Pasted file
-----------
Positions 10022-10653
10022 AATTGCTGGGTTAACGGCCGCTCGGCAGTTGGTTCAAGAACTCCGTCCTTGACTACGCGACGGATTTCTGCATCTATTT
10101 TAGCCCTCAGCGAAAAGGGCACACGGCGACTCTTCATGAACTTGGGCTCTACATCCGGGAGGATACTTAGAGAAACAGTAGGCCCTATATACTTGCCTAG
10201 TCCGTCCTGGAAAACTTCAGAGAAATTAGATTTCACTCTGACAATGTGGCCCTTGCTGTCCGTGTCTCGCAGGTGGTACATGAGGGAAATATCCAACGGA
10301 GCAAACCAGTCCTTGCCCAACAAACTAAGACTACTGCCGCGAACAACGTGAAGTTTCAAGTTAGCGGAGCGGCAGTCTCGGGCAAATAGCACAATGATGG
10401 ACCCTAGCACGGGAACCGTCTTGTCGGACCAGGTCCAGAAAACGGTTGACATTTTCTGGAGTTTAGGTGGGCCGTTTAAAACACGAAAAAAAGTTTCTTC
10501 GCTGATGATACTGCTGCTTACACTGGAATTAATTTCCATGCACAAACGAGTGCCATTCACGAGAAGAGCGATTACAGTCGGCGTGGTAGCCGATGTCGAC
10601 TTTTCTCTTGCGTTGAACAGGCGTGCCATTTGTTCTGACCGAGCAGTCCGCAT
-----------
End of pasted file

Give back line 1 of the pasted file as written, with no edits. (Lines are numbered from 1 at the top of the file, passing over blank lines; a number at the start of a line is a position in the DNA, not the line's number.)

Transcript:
Positions 10022-10653